I’ve been a babysitter and hired babysitters, and I know a lot about the job. It’s difficult no doubt, and I cherish my good sitters. But babysitting isn’t like an office job. The kids nap, they sleep at night, you can sit down and watch a movie with them from time to time, and even eat when they eat.
Readers, what’s your take on “The Babysitter’s Bill?”
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Thursday, September 1st, 2011
A tough new law cracking down on school bullies takes effect today in New Jersey.
Called the Anti-Bullying Bill of Rights, the law was sparked by the suicide of Rutgers University freshman Tyler Clementi last year, The New York Times reports. Clementi jumped off a bridge after his college roommate secretly used a webcam to film him in bed with another man and stream it over the Internet.
Parents and educators welcome the effort to stop bullies, and supporters of the new law say it has to be tough to cope with kids who can now be especially mean and damaging on online sites like Facebook.
But some school administrators say the new rules are too strict to enforce properly. “I think this has gone well overboard,” Richard G. Bozza, executive director of the New Jersey Association of School Administrators, told The Times. “Now we have to police the community 24 hours a day. Where are the people and the resources to do this?”
Under the new law, school districts will be monitored and graded by the State Education Department on their efforts to deal with bullies, and each school must appoint a team to deal with bullying complaints. From the Times:
The law … orders principals to begin an investigation within one school day of a bullying episode, and superintendents to provide reports to [the State Education Department] twice a year detailing all episodes. Statewide, there were 2,846 such reports in 2008-9, the most recent year for which a total was available.
What do you think? Is this new law the right way to deal with bullies?
(image via: http://www.accessmovement.org)
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Wednesday, August 31st, 2011
Last week an Illinois appeals court dismissed a case brought by two children against their mom for “bad mothering,” the Chicago Tribune reports.
Steven Miner II, 23, and his sister Kathryn, 20, of Barrington Hills, Illinois, filed the suit against Kimberly Garrity two years ago, asking for more than $50,000 for “emotional distress.”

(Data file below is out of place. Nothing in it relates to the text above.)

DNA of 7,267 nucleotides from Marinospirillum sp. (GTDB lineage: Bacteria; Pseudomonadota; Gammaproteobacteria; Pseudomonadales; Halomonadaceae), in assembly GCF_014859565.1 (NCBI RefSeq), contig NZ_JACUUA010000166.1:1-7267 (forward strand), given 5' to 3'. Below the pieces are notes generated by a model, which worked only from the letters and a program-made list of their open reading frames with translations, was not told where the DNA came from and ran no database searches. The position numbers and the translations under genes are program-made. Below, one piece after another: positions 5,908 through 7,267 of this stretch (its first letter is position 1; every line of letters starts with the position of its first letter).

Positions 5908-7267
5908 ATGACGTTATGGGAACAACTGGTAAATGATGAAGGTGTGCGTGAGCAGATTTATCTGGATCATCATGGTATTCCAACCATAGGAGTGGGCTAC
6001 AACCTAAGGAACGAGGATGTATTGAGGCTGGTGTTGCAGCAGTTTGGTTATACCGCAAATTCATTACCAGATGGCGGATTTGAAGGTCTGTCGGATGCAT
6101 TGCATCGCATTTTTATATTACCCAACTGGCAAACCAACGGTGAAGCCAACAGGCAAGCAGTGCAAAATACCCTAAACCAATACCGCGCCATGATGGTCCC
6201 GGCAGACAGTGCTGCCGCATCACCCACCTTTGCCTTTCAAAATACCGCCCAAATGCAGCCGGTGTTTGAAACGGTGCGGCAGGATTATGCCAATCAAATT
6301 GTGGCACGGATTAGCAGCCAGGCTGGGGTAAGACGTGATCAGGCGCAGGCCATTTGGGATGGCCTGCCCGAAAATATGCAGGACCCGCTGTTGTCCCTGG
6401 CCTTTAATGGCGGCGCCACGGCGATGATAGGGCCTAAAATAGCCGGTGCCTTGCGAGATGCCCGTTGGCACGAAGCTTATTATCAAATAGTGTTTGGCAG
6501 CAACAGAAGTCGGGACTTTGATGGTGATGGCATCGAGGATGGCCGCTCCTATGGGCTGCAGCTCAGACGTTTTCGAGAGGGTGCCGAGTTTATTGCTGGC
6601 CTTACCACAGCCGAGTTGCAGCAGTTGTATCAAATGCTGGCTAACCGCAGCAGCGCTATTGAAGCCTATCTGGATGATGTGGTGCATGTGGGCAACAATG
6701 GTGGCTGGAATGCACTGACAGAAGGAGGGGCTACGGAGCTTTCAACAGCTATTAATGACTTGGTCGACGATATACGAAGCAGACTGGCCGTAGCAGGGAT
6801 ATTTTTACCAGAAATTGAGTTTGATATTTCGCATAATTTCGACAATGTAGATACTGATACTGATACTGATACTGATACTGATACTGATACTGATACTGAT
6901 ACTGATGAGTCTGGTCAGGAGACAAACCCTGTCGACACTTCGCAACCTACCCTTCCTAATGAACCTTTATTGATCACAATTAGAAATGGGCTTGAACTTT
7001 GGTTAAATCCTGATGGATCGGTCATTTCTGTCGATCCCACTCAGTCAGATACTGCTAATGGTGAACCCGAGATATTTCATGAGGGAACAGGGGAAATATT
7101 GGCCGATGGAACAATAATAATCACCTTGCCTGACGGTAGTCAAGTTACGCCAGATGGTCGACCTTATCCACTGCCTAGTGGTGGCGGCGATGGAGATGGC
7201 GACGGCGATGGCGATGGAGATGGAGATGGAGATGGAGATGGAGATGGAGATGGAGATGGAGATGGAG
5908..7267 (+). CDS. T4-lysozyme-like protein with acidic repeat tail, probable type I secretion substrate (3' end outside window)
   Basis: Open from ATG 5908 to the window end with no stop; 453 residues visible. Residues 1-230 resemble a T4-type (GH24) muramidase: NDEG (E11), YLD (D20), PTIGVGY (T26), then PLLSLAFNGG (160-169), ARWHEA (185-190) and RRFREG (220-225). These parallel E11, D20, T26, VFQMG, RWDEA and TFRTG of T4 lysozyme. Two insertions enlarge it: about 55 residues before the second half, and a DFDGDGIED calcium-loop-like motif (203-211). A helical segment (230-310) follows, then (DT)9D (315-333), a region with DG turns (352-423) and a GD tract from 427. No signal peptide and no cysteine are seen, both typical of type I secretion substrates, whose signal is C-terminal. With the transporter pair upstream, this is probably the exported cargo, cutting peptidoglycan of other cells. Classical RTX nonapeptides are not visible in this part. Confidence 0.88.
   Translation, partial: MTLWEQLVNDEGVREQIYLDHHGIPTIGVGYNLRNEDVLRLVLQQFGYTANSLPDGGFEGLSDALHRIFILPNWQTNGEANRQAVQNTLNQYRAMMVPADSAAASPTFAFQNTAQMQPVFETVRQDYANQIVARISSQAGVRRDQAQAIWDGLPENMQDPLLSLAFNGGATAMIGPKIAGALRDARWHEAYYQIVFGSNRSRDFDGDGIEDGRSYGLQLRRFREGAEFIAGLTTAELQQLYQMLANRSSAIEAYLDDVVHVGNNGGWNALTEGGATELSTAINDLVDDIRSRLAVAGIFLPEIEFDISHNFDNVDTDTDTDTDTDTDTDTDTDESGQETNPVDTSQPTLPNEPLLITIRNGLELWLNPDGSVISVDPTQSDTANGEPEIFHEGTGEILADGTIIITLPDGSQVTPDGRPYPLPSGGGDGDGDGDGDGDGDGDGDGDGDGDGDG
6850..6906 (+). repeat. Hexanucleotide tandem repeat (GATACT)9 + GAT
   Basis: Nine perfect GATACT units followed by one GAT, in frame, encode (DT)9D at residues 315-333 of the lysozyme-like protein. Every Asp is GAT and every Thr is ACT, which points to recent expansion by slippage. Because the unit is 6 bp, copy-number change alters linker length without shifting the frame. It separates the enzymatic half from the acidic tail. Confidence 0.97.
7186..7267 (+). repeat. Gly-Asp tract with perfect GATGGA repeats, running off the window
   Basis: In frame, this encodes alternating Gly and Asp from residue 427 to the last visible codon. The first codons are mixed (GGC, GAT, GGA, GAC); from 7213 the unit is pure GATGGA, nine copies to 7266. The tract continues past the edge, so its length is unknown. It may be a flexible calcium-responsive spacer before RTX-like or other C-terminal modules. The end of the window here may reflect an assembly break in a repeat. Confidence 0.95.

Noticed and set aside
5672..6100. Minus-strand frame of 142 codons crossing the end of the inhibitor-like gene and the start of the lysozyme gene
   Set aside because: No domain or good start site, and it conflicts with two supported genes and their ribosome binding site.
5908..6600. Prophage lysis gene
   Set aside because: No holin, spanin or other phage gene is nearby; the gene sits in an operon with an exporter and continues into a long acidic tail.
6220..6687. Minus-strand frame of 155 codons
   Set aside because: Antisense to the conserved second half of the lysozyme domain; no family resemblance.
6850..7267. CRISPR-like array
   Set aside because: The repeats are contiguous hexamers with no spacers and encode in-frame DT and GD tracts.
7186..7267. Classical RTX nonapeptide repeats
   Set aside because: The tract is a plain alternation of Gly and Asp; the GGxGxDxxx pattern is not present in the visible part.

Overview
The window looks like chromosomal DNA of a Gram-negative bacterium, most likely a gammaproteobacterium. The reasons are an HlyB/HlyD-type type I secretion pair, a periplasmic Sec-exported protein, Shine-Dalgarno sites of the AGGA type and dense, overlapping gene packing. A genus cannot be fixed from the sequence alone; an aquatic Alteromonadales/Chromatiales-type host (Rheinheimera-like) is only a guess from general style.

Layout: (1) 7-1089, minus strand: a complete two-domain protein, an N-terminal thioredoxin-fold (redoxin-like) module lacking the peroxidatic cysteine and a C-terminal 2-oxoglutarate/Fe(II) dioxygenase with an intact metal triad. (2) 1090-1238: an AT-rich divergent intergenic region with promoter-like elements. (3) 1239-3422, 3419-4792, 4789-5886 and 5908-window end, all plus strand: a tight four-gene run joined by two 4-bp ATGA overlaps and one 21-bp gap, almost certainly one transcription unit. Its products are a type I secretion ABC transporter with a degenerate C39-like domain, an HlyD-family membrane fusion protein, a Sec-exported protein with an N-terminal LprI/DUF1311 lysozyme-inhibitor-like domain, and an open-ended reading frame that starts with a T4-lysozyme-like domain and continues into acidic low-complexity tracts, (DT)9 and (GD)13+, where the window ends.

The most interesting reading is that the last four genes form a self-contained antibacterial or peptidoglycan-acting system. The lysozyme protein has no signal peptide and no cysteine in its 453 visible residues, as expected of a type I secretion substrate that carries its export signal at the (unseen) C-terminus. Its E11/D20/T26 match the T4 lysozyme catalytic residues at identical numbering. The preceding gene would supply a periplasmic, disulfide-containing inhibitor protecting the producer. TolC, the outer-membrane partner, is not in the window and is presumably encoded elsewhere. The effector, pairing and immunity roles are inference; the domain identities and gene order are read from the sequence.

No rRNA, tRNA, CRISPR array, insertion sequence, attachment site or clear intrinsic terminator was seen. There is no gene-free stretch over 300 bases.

What qualified as “bad mothering?” From the Tribune:
The alleged offenses include failing to take her daughter to a car show, telling her then-7-year-old son to buckle his seat belt or she would contact police, “haggling” over the amount to spend on party dresses and calling her daughter at midnight to ask that she return home from celebrating homecoming.
The story continues:
Among the exhibits filed in the case is a birthday card Garrity sent her son, who in his lawsuit sought damages because the card was “inappropriate” and failed to include cash or a check. He also alleged she failed to send a card for years or, while he was in college, care packages.
The siblings were represented by three attorneys including their father, Steven A. Miner. According to the Tribune, Garrity divorced Miner in 1995 after ten years of marriage.
The father asserted that this case was “no different from a patient suing a physician ‘for bad doctoring.’” In court papers, he wrote, “Everyone makes mistakes, but … there must be accountability for actions. Parenting is no different.”
The mother’s attorney said the children’s suit was “orchestrated by their father.” From the Tribune:
In court papers, Garrity’s attorney Shelley Smith said the “litany of childish complaints and ingratitude” in the lawsuit is nothing more than an attempt by Garrity’s ex-husband to “seek the ultimate revenge” of having her children accuse her of “being an inadequate mother.”
In dismissing the case, the court said mother’s conduct was not “extreme or outrageous.” A victory for the kids, it said, “could potentially open the floodgates to subject family child rearing to … excessive judicial scrutiny and interference.”
(image via: http://www.econ.ucsb.edu)